Joint production, land allocation, and the effects of the production flexibility program
Serhat Asci () and
James Seale ()
Empirical Economics, 2018, vol. 55, issue 3, No 9, 1143 pages
Abstract An empirical land allocation model is developed and fit to production data of the top five crops in the USA and to crop output prices adjusted for direct payments and subsidies. The land allocation model based on the theory of the multiproduct firm allows for jointness in production, and it is extended to handle non-allocable inputs. Specifically, the model is used to analyze whether the Food Security Act of 1985, known as the 1985 Farm Bill, increased flexibility in land allocation decisions by comparing responsiveness of land allocation among the crops, before and after the passage of the 1885 Farm Bill, to changes in total land availability and changes in crop output prices. The results confirm that a structural change in land allocation dynamics took place after the passage of the 1985 Farm Bill. We show that more crops (wheat and soybeans, in particular) become more acreage responsive to the changes in total land available for production after 1985. For example, the results indicate that competition for acreage between corn and wheat is associated with the implementation of the 1985 Farm Bill. The results provide evidence that the onset of the increased acreage allocation flexibility by farmers originated in the policies of the 1985 Farm Bill. The study also demonstrates that a policy targeting a particular crop will inadvertently affect production of other crops. This study quantifies these indirect effects on the five major crops grown in the USA.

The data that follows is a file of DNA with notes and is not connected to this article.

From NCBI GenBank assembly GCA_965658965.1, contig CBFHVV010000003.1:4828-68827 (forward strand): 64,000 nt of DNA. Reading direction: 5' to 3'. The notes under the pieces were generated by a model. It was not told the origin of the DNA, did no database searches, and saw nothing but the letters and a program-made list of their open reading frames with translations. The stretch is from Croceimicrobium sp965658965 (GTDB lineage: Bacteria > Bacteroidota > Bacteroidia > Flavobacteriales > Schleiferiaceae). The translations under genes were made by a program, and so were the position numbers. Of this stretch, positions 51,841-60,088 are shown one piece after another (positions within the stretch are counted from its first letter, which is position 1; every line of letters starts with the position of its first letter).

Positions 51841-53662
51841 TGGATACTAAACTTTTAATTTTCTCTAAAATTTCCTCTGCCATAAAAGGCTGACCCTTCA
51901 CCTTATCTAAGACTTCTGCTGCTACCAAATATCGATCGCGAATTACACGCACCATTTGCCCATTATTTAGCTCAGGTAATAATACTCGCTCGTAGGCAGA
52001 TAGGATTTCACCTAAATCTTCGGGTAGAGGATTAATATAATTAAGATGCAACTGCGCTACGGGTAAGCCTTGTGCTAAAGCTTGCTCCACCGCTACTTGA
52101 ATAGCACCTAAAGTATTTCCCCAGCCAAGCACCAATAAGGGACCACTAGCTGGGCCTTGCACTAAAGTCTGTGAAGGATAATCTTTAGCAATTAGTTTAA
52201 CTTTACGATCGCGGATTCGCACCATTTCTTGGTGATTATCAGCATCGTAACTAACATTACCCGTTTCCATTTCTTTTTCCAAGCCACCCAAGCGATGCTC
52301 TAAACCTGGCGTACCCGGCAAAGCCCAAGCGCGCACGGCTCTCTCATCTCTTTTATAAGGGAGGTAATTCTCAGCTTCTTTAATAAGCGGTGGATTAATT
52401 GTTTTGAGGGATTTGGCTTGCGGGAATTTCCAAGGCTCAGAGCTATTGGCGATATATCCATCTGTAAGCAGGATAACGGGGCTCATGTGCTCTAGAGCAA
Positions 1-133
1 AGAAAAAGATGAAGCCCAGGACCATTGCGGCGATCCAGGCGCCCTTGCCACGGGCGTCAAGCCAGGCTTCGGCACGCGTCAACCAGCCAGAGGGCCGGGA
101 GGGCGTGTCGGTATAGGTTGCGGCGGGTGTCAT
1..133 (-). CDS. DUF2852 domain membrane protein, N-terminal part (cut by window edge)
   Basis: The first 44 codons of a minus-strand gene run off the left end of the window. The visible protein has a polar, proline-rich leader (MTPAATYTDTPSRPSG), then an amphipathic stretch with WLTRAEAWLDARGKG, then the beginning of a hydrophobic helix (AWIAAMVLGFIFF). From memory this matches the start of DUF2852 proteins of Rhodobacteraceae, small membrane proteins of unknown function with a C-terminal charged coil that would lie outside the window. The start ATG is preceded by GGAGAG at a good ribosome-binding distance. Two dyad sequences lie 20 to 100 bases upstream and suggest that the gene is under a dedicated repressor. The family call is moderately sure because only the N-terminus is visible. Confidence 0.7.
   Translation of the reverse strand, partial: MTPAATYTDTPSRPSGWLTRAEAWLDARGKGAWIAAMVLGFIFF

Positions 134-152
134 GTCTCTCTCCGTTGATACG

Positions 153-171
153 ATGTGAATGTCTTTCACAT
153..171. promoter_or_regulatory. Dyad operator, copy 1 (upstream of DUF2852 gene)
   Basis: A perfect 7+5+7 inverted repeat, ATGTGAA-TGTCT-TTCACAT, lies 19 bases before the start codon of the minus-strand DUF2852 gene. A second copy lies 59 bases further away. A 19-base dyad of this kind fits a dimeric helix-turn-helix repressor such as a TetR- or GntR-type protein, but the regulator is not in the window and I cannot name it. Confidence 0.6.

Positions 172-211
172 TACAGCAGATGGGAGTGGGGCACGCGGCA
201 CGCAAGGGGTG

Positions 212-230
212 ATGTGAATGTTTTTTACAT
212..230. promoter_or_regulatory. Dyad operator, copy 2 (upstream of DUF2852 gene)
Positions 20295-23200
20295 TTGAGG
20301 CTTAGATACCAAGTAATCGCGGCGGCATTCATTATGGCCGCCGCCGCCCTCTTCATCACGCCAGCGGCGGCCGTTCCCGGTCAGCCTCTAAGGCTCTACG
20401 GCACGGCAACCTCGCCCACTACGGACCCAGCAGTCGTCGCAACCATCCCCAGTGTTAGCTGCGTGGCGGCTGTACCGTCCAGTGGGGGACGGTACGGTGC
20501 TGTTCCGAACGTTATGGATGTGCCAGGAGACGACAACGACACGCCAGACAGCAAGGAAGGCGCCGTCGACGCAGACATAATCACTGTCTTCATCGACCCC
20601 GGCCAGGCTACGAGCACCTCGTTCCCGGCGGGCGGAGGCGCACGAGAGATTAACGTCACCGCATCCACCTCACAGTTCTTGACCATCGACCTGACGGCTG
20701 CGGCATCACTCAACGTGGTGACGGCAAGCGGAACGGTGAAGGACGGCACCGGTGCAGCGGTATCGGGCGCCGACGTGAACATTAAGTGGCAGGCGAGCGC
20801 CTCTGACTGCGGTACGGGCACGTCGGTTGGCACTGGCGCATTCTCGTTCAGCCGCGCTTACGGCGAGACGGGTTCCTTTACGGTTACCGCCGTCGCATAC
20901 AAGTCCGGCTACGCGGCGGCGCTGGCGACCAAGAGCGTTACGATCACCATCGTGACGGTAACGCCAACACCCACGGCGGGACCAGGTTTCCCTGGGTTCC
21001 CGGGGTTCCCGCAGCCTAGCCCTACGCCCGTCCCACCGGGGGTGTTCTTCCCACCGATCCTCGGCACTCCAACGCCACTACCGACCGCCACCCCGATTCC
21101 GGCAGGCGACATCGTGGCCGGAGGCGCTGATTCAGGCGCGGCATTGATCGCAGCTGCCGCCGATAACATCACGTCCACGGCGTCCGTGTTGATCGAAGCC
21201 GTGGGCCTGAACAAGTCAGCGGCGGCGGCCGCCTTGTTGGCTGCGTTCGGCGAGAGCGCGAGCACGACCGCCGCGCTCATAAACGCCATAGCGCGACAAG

Keywords: Land allocation; Input allocation model; Multiproduct firm; Joint production; D24; L11; Q15 (search for similar items in EconPapers)
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